David Bourget (Western Ontario)
David Chalmers (ANU, NYU)
Rafael De Clercq
Jack Alan Reynolds
Learn more about PhilPapers
In October 1924, The Physical Review, a relatively minor journal at the time, published a remarkable two-part paper by John H. Van Vleck, working in virtual isolation at the University of Minnesota. Van Vleck used Bohr's correspondence principle and Einstein's quantum theory of radiation to find quantum formulae for the emission, absorption, and dispersion of radiation. The paper is similar but in many ways superior to the well-known paper by Kramers and Heisenberg published the following year that is widely credited to have led directly to Heisenberg's Umdeutung paper. As such, it clearly shows how strongly the discovery of matrix mechanics depended on earlier work on the application of the correspondence principle to the interaction of matter and radiation.
|Keywords||No keywords specified (fix it)|
|Categories||categorize this paper)|
Setup an account with your affiliations in order to access resources via your University's proxy server
Configure custom proxy (use this if your affiliation does not provide a proxy)
|Through your library||
References found in this work BETA
No references found.
Citations of this work BETA
Olivier Darrigol (2009). A Simplified Genesis of Quantum Mechanics. Studies in History and Philosophy of Science Part B 40 (2):151-166.
Anthony Duncan & Michel Janssen (2009). From Canonical Transformations to Transformation Theory, 1926–1927: The Road to Jordan's Neue Begründung. Studies in History and Philosophy of Science Part B 40 (4):352-362.
Similar books and articles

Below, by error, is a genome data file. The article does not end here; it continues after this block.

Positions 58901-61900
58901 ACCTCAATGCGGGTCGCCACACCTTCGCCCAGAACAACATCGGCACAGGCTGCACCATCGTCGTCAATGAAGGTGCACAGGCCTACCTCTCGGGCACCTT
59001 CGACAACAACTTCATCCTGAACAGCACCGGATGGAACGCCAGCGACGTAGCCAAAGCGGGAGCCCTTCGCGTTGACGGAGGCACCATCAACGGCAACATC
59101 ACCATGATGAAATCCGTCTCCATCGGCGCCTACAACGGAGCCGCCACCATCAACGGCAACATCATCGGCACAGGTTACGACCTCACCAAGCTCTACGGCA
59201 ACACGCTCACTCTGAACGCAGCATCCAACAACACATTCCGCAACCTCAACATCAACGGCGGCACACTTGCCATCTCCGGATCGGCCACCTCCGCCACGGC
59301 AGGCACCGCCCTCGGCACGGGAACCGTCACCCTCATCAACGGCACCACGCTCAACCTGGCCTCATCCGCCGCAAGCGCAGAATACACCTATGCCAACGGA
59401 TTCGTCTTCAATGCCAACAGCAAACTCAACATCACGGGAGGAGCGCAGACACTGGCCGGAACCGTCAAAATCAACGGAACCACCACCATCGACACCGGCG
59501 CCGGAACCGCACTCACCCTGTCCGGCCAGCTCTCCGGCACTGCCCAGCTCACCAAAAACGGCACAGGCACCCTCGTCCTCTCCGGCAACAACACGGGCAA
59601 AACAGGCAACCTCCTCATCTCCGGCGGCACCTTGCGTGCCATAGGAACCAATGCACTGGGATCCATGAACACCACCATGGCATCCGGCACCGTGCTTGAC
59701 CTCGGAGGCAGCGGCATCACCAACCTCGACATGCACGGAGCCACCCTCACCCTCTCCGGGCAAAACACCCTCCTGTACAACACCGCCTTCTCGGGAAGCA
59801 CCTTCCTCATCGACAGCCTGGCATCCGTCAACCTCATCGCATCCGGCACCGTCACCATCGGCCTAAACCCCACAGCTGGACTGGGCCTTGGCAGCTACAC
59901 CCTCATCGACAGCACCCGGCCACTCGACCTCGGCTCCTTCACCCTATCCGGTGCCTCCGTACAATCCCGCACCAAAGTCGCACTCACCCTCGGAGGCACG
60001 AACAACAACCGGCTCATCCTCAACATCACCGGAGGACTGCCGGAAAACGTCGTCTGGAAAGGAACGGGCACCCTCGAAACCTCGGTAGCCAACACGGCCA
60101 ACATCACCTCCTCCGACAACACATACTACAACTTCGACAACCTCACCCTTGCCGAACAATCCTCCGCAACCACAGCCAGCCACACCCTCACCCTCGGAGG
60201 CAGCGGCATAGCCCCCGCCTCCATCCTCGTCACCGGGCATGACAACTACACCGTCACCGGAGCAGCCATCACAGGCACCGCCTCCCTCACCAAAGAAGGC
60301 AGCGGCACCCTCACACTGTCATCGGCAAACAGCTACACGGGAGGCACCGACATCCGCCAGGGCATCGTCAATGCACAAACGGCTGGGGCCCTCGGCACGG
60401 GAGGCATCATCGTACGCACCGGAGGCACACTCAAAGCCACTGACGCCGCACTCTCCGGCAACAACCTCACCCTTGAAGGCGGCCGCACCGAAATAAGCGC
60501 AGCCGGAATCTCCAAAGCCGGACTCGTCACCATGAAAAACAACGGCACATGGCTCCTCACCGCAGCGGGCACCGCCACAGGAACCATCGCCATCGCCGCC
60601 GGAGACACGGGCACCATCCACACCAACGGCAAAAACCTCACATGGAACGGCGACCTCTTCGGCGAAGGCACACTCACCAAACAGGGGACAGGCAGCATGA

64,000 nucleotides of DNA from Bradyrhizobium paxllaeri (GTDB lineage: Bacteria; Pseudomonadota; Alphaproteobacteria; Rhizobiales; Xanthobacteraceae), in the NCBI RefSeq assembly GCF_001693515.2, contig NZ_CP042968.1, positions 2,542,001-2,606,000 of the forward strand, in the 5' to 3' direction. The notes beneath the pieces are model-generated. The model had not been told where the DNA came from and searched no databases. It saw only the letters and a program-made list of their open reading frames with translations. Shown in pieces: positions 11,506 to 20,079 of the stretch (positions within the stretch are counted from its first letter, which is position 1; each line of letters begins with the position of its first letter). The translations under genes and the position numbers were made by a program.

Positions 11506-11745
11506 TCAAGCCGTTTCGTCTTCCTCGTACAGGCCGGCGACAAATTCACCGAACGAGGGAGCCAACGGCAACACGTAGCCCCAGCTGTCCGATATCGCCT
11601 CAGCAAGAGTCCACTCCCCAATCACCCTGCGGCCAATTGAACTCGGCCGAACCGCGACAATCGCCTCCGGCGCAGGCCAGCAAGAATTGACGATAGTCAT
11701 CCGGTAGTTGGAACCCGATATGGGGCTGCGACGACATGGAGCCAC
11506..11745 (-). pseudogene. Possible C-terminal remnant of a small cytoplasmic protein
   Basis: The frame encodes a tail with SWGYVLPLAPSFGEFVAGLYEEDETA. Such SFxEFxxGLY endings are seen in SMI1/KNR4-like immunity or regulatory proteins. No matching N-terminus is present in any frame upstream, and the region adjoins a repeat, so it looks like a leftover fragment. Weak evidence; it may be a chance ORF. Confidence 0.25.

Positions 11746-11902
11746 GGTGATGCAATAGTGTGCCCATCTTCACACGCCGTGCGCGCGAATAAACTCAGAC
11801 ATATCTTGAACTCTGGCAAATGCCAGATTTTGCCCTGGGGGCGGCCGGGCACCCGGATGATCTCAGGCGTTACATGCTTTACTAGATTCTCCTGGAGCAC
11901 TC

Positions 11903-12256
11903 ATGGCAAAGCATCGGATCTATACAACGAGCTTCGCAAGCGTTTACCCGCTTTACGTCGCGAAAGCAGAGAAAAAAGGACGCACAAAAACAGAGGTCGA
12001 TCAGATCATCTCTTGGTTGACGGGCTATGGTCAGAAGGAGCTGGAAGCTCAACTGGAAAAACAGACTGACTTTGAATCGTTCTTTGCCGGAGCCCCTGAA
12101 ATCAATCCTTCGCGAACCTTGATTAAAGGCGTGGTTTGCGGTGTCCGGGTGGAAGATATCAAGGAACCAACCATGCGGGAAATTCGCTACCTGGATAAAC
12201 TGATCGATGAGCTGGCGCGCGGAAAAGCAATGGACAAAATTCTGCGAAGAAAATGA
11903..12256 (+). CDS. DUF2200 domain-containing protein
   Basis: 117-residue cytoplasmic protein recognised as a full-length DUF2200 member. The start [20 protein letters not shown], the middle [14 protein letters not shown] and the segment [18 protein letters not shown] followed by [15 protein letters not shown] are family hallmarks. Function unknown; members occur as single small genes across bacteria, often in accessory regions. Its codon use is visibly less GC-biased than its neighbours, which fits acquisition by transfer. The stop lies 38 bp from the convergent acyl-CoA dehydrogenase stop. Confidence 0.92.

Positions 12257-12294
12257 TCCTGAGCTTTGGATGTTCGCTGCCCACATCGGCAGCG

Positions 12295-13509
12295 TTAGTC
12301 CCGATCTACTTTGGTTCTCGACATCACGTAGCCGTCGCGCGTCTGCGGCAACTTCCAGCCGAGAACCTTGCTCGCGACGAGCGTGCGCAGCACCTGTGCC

Frederick M. Kronz (1998). Nonseparability and Quantum Chaos. Philosophy of Science 65 (1):50-75.
M. L. (2002). The Compton Effect as One Path to QED. Studies in History and Philosophy of Science Part B 33 (2):211-249.
Scott Tanona (2004). Idealization and Formalism in Bohr's Approach to Quantum Theory. Philosophy of Science 71 (5):683-695.
Stephan Hartmann (2008). Modeling High-Temperature Superconductors: Correspondence at Bay? In Lena Soler (ed.), Rethinking Scientific Change. Stabilities, Ruptures, Incommensurabilities? Springer. 107--128.
Michael J. Shaffer (2008). Re-Formulating the Correspondence Principle: Problems and Prospects. Polish Journal of Philosophy 2 (1):99-115.
Hans Radder (1991). Heuristics and the Generalized Correspondence Principle. British Journal for the Philosophy of Science 42 (2):195-226.
J. H. Van Vleck (1941). Note on Liouville's Theorem and the Heisenberg Uncertainty Principle. Philosophy of Science 8 (2):275 - 279.
J. H. Van Vleck (1941). Note on Liouville's Theorem and the Heisenberg Uncertainty Principle. Philosophy of Science 8 (2):275-279.
Added to index2009-01-28
Total downloads8 ( #138,649 of 1,089,064 )
Recent downloads (6 months)1 ( #69,801 of 1,089,064 )
How can I increase my downloads?